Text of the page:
Saturday, February 08, 2020

Nostalgia is Weird

I followed a link to Vanguard Motors, a purveyor of muscle cars, hot rods, restomods, and other desirable Detroit iron whose site I had not previously explored.

As I scrolled down the page of sales listings, I was noting the prices on some of the restored muscle cars and dreading running across a 1970 GTO, a battered and decidedly un-restored example of which I'd briefly owned in the late Eighties.

I stumbled across something even worse: A '74 Mercury Comet GT, a slightly sexied up version of the Ford Maverick. A friend had one of these back in the day and I came within spitting distance of buying it for seven or eight hundred bucks. Close enough that I drove the car for a couple days before the deal fell through. I wanted it because it had a floor shifter and a (fake) hood scoop that I found super cool.

It's hard to believe that Mercury, as a brand, is nearly a decade in the grave. To a high schooler just getting their car nerd on today, "Mercury" and "Oldsmobile" are as arcane as "Studebaker" was when I was in driver's ed.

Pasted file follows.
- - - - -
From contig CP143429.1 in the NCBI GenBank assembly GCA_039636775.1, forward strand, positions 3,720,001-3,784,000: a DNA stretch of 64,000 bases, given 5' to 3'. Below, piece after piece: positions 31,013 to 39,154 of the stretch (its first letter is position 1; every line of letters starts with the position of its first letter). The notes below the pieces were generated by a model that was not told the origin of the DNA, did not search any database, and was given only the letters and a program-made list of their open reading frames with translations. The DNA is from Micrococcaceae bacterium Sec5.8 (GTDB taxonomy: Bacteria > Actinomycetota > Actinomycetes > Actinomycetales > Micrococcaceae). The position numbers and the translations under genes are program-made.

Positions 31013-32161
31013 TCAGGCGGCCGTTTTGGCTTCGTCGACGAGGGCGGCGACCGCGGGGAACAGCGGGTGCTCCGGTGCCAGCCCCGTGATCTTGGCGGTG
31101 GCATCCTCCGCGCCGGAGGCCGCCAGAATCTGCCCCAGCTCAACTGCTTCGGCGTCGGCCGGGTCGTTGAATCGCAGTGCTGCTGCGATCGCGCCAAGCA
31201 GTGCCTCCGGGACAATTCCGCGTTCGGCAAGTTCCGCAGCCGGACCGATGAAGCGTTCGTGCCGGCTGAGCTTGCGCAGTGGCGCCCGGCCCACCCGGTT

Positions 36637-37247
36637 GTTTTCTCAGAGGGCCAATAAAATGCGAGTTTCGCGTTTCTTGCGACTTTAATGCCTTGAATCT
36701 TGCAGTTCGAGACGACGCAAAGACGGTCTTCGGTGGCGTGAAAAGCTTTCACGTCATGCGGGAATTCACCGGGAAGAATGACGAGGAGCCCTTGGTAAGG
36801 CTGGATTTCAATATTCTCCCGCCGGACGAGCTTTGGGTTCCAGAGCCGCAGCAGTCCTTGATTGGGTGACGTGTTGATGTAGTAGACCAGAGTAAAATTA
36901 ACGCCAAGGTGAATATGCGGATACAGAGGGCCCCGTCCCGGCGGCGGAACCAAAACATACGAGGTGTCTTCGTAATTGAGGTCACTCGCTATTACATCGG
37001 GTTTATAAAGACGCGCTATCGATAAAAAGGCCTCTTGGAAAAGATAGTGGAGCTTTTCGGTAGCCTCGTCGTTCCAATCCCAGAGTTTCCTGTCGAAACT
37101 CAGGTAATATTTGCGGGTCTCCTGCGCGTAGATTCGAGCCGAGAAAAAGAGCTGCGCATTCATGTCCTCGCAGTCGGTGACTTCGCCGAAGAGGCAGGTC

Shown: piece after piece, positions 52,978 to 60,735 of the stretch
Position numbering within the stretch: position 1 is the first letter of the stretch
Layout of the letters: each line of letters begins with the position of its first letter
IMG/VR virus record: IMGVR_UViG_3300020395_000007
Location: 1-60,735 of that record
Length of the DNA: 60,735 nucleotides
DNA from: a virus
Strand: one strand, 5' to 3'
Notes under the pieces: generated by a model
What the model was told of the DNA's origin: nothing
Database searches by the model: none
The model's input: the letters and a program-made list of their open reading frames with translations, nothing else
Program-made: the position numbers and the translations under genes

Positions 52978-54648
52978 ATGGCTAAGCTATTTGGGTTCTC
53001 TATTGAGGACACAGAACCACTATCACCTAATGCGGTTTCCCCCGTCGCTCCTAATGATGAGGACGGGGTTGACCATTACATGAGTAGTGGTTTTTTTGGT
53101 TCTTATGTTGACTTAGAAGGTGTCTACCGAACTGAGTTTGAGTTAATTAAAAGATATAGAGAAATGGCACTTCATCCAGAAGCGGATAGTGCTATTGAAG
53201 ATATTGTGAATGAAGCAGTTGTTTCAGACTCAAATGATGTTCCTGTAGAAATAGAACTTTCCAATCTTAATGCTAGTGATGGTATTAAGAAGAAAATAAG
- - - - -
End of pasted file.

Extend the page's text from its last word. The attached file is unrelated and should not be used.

The immaculate Comet GT at Vanguard was not seven or eight hundred bucks, but rather within rock-throwing distance of forty grand, a ludicrous sum in the mind of my inner high school senior for a tarted up Maverick with a smog motor 302 that, in stock form, wouldn't pull a greased string out of a cat's ass.

The motor in this one isn't stock, having had the usual mods of an Edelbrock manifold, Holley 4-bbl carb, and upgraded ignition system added. There's also a nice aftermarket dual exhaust but there's no room under there for headers, so it's probably hooked up to the restrictive factory exhaust manifolds. The sales listing notes the 302 still sports its factory cylinder heads, so the factory 8.0:1 pistons are probably still bopping up and down under them.

I suppose it floats somebody's boat, though.